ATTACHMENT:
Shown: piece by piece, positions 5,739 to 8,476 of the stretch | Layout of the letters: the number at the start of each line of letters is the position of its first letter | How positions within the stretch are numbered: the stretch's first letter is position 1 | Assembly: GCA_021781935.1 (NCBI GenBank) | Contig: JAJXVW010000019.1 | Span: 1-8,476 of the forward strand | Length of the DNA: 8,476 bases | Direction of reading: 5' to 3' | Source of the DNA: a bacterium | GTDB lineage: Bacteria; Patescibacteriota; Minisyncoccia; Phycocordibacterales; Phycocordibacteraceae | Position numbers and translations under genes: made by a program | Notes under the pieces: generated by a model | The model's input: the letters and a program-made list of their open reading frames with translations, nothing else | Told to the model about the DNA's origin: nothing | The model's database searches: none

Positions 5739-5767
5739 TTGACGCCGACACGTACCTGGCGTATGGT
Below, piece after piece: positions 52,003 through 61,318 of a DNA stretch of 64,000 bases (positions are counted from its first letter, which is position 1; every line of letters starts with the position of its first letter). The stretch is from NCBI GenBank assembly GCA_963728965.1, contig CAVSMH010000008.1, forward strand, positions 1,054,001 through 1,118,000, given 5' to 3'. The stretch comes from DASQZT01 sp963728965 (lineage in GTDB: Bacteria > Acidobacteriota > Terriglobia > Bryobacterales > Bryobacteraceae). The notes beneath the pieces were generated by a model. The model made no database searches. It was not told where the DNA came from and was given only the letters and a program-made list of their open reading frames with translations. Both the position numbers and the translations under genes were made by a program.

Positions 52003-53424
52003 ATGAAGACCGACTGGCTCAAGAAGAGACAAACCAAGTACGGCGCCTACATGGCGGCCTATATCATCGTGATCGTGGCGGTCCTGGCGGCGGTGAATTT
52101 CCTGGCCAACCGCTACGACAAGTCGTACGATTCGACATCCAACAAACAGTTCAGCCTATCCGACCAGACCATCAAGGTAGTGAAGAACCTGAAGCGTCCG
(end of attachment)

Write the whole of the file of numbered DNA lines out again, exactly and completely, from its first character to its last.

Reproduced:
Shown: piece by piece, positions 5,739 to 8,476 of the stretch | Layout of the letters: the number at the start of each line of letters is the position of its first letter | How positions within the stretch are numbered: the stretch's first letter is position 1 | Assembly: GCA_021781935.1 (NCBI GenBank) | Contig: JAJXVW010000019.1 | Span: 1-8,476 of the forward strand | Length of the DNA: 8,476 bases | Direction of reading: 5' to 3' | Source of the DNA: a bacterium | GTDB lineage: Bacteria; Patescibacteriota; Minisyncoccia; Phycocordibacterales; Phycocordibacteraceae | Position numbers and translations under genes: made by a program | Notes under the pieces: generated by a model | The model's input: the letters and a program-made list of their open reading frames with translations, nothing else | Told to the model about the DNA's origin: nothing | The model's database searches: none

Positions 5739-5767
5739 TTGACGCCGACACGTACCTGGCGTATGGT
Below, piece after piece: positions 52,003 through 61,318 of a DNA stretch of 64,000 bases (positions are counted from its first letter, which is position 1; every line of letters starts with the position of its first letter). The stretch is from NCBI GenBank assembly GCA_963728965.1, contig CAVSMH010000008.1, forward strand, positions 1,054,001 through 1,118,000, given 5' to 3'. The stretch comes from DASQZT01 sp963728965 (lineage in GTDB: Bacteria > Acidobacteriota > Terriglobia > Bryobacterales > Bryobacteraceae). The notes beneath the pieces were generated by a model. The model made no database searches. It was not told where the DNA came from and was given only the letters and a program-made list of their open reading frames with translations. Both the position numbers and the translations under genes were made by a program.

Positions 52003-53424
52003 ATGAAGACCGACTGGCTCAAGAAGAGACAAACCAAGTACGGCGCCTACATGGCGGCCTATATCATCGTGATCGTGGCGGTCCTGGCGGCGGTGAATTT
52101 CCTGGCCAACCGCTACGACAAGTCGTACGATTCGACATCCAACAAACAGTTCAGCCTATCCGACCAGACCATCAAGGTAGTGAAGAACCTGAAGCGTCCG